What is the meaning of life? What are good and evil? What is justice? These are some of the questions that philosophers have been asking for centuries. Philosophy is a complex and fascinating field of study that can sometimes seem daunting to beginners. And while there’s no one answer that everyone will agree on, it’s still important to know some of the most fundamental ideas in philosophy. Here are ten common philosophical concepts everyone should be familiar with, regardless of educational background.
1. Plato’s Theory of Ideas
Plato was the first to separate the “world of things” from the “world of ideas.” According to Plato, the idea (eidos) is the source of a thing, its prototype, the underlying reality of any particular object. For example, the “idea of a table” can either coincide with a particular table in reality or not match. But the “idea of the table” and the “concrete table” will continue to exist separately.
A vivid illustration of the division of the world into the world of ideas and the world of objects is the famous Platonic myth of the cave, in which people see not objects and other people but only their shadows on the wall of the cave. In this metaphor, the shadows projected on the wall of the cave correspond to the individual objects in the world, while the objects whose shadows are on the wall correspond to the ideas – which are more fundamental and real, in Plato’s view.
The cave for Plato is an allegory of our world, where people live, believing that the shadows on the walls of the caves are the only way to know reality. However, in reality, the shadows are just an illusion. Still, because of this illusion, it is difficult for people to pose critical questions about the existence of reality and overcome their “false consciousness.”
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Developing Platonic ideas, philosophers of later times reached the concept of the transcendent and the “thing-in-itself.”
2. The Concept of Introspection
Introspection is a way of achieving self-knowledge during which a person observes their internal reaction to events in the external world. Introspection is motivated by a fundamental human need to examine the self carefully, to explain to themselves why they believe what they believe and whether there is a possibility that their belief is wrong.
The founder of introspection as a method of inquiry is the British educator and philosopher John Locke, who, relying on the ideas of Rene Descartes, pointed out that there are only two direct sources of all knowledge: the objects of the external world and the human mind. In this regard, all significant psychological facts of consciousness are open to study only by the subject of knowledge itself. It may well be that “blue” for one person is not at all the same as “blue” for another.
The method of introspection helps to keep track of the stages of thinking, breaking down feelings into elements and providing a complete picture of the relationship between thoughts and actions. Introspection teaches us to think more abstractly and broadly, for example, to perceive a “big red apple” as a sensation of red, replaced by an impression of a round one and a trace of a taste sensation. But do not go too deep into introspection – excessive focus on tracking your own impressions can dull the perception of reality.
3. The Concept of Solipsism
Solipsism is a philosophical concept according to which a person recognizes only their mind as the only reality that always exists and is always available. Mark Twain demonstrates the main message of solipsism in his story The Mysterious Stranger:
“There is no God, no universe, no human race, no earthly life, no heaven, no hell. It is all a Dream, a grotesque and foolish dream. Nothing exists but you. And You are but a Thought – a vagrant Thought, a useless Thought, a homeless Thought, wandering forlorn among the empty eternities.”
The same idea, in general, is illustrated by the films Mr. Nobody, The Beginning, and The Matrix.
According to solipsism, only a person’s perception of reality and their thoughts are available to them, while the entire external world is beyond the bounds of certainty. Therefore, the existence of things for a person will always be only a matter of faith, since if someone requires proof of their existence, a person will not be able to provide them.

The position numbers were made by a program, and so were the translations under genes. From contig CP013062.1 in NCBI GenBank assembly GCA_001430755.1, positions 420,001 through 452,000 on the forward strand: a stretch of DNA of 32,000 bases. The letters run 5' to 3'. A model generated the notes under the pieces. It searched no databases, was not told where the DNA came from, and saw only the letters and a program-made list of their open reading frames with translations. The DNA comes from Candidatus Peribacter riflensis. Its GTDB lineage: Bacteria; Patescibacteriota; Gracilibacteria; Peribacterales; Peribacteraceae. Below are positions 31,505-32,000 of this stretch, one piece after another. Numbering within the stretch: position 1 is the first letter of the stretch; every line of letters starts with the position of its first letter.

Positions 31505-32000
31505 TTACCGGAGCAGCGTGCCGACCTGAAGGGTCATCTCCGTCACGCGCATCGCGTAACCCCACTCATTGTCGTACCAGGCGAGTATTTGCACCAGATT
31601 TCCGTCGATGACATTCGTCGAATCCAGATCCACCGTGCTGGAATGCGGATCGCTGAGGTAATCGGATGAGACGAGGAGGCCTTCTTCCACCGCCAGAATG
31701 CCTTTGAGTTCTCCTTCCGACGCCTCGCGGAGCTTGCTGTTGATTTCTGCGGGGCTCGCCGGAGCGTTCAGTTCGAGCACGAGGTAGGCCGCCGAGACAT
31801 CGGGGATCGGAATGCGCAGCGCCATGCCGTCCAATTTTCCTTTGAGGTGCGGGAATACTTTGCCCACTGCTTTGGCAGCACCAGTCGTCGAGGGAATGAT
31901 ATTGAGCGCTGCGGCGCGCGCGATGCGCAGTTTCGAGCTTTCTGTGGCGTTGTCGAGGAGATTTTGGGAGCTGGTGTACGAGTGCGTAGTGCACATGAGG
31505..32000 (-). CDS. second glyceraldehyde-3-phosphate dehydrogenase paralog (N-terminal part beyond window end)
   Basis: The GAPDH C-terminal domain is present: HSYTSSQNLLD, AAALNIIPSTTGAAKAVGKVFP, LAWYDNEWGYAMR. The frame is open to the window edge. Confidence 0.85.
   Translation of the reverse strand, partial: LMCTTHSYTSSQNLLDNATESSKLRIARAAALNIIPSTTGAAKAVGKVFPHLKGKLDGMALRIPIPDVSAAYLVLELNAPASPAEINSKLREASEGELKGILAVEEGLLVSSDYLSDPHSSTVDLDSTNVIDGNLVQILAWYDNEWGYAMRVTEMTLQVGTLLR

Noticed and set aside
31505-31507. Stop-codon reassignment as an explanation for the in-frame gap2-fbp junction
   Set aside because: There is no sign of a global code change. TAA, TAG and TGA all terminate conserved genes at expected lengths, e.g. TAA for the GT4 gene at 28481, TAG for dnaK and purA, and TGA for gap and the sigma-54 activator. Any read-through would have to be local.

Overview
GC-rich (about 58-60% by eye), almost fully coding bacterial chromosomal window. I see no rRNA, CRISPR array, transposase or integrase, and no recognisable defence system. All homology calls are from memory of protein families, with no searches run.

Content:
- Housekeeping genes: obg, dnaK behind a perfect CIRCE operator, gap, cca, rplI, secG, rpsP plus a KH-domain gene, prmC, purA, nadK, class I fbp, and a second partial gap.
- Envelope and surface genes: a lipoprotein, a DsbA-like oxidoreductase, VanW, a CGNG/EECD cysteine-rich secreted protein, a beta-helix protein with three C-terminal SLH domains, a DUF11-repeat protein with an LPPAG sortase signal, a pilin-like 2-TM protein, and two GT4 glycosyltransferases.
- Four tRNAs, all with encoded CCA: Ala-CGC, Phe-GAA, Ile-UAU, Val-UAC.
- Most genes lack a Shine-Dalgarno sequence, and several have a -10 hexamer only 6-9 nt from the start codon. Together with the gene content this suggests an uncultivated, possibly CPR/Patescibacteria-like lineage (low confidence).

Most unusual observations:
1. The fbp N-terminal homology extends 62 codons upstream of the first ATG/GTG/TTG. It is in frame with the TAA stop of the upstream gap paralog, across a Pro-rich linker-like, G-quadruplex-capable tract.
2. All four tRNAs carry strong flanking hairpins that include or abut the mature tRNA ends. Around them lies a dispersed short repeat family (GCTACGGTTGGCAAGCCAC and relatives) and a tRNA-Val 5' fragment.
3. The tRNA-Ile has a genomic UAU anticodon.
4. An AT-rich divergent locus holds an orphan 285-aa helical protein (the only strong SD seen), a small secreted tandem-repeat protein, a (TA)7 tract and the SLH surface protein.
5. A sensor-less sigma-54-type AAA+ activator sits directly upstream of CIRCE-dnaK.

In other words, no person can be sure of the existence of anything outside of their consciousness. Solipsism is not so much doubt about the existence of reality as a recognition of the importance of the role of one’s own mind. The concept of solipsism either needs to be assimilated as it is or to accept “solipsism in reverse,” that is, to give yourself a rational explanation of the relative external world and justify why this external world still exists.
4. The Theodicy: The Attempt to Vindicate God
If the world was created according to some higher plan, why is there so much absurdity and suffering in it? Most believers sooner or later begin to ask this question. Theodicy comes to the aid of the desperate. It is a religious and philosophical concept according to which God is unconditionally recognized as an absolute good, from which any responsibility for the presence of evil in the world is removed.
Leibniz created this doctrine to conditionally “justify” God. The main question of this concept is: why does God not want to rid the world of misfortunes? The possible answers can be reduced to four: either God wants to rid the world of evil but cannot, or he can but does not want to, or he cannot and does not want to, or he can and wants to. The first three options do not correlate with the idea of God as the Absolute, and the last option does not explain the presence of evil in the world.
The problem of theodicy arises in any monotheistic religion where the responsibility for evil in the world should theoretically be assigned to God. In practice, laying responsibility on God is not possible since religions recognize God as a kind of ideal being who has the right to the presumption of innocence.
One of the main ideas of theodicy is that God created the best of all possible worlds, and, therefore, only the best is collected in it, and the presence of evil in this world is considered only as a consequence of the need for ethical diversity. Recognizing theodicy or not is a personal matter related to one’s faith, but it is certainly worth exploring the concept.
5. Moral Relativism
Life would be much easier if good and evil were fixed, absolute concepts. But often, we are faced with the fact that what is good in one situation may be evil in another. We are approaching moral relativism, becoming less definite about what is good and what is bad. This ethical principle denies the dichotomous division of the concepts of “good” and “evil” and does not recognize the existence of mandatory, absolute moral norms and categories.